Belfast is cinema at its most magical and moving – a compassionate ode to childhood full of passionate performances from its exceptional ensemble cast.
Kenneth Branagh has quite a fascinating filmography as a director, to put it plainly. From Shakespearean sagas (Henry V, Much Ado About Nothing, Hamlet) to superhero spectacles (Thor) to fairy tale fantasies (Cinderella) to spy stories (Jack Ryan: Shadow Recruit) to audacious book adaptations (Murder on the Orient Express, Artemis Fowl), Branagh has covered almost every genre known to man since his directorial debut just over three decades ago, but his latest feature, Belfast, still surprisingly represents new terrain for one of the most talented and versatile artists of his generation.
The film, which Branagh describes as his “most personal” picture yet, takes the revered writer-director back to his roots, as he confronts the complex emotions of his childhood and revisits the relationships that molded him into the man he is today. Such sentimental storytelling has made Belfast quite a hit this awards season – as it’s already acquired numerous audience awards at various film festivals, including TIFF’s People’s Choice Award – but is it possible for any film, least of all a “little indie” like this, to live up to such staggering hype? Well, rest assured, Belfast does that and more, with Branagh truly delivering one of the best films of the year in this lusciously crafted love letter to the city where he grew up and the people who helped him persevere through the plights that plagued his young life.
The year is 1969. The setting is – shockingly! – a booming Belfast, Northern Ireland, where the streets are full of frivolity and the kids are causing all sorts of chaos, including our plucky protagonist, Buddy (newcomer Jude Hill, serving as Branagh’s “stand-in” for this story). When his mother (the captivating Caitríona Balfe, of Outlander fame) calls him in for tea, Buddy starts skipping his way home, only to be caught in a riotous religious conflict that, quite literally, ends in explosions, as a group of pernicious Protestants orders all Catholics off this street, intending to “purge” the community of their so-called “insidious influence.” Though Ma is able to comfort her child this time around, allowing both she and he to escape the anarchy, it’s clear that Belfast’s troubles are just beginning.
As barricades go up and soldiers start patrolling the street, the citizens try to return to life as normal – which, for Buddy, means courting his crush at school, getting swept up in shenanigans with older kids, and being mesmerized by the movies (from The Man Who Shot Liberty Valence to Chitty Chitty Bang Bang). But, as the belligerent Billy Clanton (Colin Morgan, of Merlin and The Huntsman: Winter’s War) enhances his anti-Catholic efforts, he makes it a mission to recruit all of Belfast’s other Protestants to his sinister side, including Buddy’s father Pa (Jamie Dornan, of Fifty Shades of Grey and Barb & Star Go to Vista Del Mar), who remains resistant to this raucousness.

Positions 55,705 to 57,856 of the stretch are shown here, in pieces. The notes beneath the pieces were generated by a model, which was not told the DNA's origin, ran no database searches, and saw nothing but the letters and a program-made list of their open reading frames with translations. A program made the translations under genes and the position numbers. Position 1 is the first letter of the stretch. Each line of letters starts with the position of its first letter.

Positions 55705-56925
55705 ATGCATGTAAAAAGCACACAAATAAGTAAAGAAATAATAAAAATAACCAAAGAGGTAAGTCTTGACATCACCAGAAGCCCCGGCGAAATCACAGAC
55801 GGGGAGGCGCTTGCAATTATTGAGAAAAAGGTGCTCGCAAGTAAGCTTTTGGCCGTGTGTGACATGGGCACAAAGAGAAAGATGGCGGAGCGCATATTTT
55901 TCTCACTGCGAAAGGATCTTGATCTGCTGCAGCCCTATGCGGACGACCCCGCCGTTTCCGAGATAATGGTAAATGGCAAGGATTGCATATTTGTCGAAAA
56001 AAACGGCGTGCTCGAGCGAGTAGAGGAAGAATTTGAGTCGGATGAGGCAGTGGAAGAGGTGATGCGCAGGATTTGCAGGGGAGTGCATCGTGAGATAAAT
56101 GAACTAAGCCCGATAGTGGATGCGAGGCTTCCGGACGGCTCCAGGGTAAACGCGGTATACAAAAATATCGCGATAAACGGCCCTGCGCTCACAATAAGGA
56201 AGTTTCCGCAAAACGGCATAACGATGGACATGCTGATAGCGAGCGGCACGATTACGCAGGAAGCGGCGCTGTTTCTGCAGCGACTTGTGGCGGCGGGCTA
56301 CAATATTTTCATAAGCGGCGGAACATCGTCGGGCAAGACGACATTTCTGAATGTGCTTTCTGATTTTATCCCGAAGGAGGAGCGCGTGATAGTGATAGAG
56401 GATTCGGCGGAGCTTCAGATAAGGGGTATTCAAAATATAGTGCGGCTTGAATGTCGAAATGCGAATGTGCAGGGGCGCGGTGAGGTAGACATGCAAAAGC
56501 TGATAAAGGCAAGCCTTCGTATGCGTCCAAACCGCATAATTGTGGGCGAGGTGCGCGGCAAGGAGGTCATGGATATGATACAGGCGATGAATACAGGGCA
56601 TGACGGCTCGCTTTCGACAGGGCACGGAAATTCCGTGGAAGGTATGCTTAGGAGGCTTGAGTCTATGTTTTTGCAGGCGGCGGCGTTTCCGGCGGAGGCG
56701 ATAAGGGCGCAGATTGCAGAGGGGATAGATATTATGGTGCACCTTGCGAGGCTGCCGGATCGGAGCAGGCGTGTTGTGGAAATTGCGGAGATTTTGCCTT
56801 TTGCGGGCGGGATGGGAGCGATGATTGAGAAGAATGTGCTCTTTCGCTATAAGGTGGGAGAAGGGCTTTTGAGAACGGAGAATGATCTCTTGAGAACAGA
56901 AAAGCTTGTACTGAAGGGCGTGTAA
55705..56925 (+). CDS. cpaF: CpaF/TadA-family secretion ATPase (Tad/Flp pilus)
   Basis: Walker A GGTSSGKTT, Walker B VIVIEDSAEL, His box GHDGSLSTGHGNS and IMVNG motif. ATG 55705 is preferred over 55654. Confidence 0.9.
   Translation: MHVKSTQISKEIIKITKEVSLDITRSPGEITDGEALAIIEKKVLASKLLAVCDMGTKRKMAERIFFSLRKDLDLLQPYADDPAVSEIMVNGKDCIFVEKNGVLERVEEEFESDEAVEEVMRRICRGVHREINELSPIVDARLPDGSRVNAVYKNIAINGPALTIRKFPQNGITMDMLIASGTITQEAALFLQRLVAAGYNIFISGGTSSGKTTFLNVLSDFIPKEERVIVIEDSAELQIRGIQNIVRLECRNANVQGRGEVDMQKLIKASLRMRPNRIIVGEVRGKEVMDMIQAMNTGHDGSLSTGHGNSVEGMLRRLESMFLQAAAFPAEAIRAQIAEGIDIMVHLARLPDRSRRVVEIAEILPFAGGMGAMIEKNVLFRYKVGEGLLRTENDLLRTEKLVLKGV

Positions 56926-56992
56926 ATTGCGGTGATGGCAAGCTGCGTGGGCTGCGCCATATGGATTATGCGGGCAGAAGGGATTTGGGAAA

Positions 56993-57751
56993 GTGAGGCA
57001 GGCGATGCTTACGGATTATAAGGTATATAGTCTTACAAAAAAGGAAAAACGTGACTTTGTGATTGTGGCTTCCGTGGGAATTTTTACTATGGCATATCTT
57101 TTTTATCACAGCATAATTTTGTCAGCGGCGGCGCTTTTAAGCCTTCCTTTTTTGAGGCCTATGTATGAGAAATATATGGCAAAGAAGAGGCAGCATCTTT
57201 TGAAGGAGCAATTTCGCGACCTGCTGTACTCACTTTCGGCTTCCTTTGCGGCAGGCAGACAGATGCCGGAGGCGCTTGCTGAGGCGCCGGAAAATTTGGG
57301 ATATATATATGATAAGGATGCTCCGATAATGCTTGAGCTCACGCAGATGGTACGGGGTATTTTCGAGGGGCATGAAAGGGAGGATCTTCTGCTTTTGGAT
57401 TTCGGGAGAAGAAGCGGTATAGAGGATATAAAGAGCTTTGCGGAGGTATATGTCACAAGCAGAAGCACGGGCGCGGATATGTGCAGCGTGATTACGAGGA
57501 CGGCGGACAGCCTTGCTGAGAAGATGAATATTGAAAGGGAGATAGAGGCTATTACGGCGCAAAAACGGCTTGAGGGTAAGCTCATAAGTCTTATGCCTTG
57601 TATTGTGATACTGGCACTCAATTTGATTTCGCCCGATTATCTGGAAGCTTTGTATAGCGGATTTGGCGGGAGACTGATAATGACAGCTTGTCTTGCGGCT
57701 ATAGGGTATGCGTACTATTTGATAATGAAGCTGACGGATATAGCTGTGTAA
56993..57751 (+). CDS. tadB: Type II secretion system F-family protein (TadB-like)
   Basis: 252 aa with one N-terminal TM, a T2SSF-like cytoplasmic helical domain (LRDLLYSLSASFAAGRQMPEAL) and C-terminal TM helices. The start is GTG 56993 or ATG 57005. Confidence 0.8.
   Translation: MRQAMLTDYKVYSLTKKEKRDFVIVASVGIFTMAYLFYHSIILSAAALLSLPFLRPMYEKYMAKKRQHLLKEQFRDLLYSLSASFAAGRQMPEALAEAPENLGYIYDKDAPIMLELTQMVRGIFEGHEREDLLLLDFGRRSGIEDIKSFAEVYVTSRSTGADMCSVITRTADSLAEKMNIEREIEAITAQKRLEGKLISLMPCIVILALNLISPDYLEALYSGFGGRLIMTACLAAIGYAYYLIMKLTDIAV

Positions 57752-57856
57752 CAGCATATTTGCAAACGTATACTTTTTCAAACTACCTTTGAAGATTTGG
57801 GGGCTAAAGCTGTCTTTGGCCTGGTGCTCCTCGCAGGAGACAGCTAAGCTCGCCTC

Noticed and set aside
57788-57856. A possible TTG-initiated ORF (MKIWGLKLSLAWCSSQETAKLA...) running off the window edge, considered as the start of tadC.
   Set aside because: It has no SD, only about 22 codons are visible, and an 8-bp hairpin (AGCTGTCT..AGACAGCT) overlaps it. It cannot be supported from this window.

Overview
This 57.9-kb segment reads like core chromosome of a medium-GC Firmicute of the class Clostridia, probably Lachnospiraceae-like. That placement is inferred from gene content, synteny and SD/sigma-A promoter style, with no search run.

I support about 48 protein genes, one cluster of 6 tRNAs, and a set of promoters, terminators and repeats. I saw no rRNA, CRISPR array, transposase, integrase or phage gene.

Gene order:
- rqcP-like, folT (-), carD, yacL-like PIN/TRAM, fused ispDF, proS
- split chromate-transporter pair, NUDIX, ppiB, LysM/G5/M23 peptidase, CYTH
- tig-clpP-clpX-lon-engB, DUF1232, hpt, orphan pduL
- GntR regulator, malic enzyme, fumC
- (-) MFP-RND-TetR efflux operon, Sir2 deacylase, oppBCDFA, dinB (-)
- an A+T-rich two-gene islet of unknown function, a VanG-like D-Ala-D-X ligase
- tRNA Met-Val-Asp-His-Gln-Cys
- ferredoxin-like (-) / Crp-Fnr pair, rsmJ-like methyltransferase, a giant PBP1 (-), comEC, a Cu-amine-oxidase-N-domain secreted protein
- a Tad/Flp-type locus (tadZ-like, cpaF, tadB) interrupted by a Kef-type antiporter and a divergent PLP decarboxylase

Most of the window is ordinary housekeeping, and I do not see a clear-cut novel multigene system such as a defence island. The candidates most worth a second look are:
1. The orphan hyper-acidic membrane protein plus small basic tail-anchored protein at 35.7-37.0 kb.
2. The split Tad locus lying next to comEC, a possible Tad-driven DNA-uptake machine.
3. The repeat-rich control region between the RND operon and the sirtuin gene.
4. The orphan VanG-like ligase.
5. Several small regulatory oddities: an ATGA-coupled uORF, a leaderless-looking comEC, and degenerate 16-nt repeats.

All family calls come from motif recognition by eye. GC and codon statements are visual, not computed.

However, Clanton isn’t a man who takes no for an answer, and Pa’s protestation puts Buddy’s family in his crosshairs. With this targeting – and the still unfolding unrest in their formerly tight-knit society – Pa plans to leave Belfast once and for all, for safety’s sake. But, as Ma emphatically exclaims, how can they leave the only home they’ve ever known? Especially when it means abandoning Pa’s parents – the gregarious Granny (Judi Dench, of Skyfall and Cats) and the playful Pop (Ciarán Hinds, of There Will Be Blood and Zack Snyder’s Justice League) – as well?
One could say there’s a simplicity to Belfast’s storytelling (it doesn’t complicate its conflicts beyond what’s already been discussed, and though The Troubles sets the movie in motion, it never gets into the “nitty-gritty” of the broader sociocultural context of said event) but, at the same time, that’s also its biggest strength. Branagh, by using Buddy as his entry point into this pandemonium, gives us a child’s point of view of this confusion – one so rarely seen onscreen – and simultaneously keeps his focus on this central family and their specific emotions, in turn, making the film that much more universal. Though The Troubles may be what causes Buddy’s family’s turmoil, almost any mother, father, son, or daughter can relate to these experiences of uncertainty and unrest at a formative point in their past (or present, as the pandemic has provided plenty of problems for families over the past year), and that’s the secret to Belfast’s success – its ability to strike a chord with viewers of any background via its timeless and touching themes.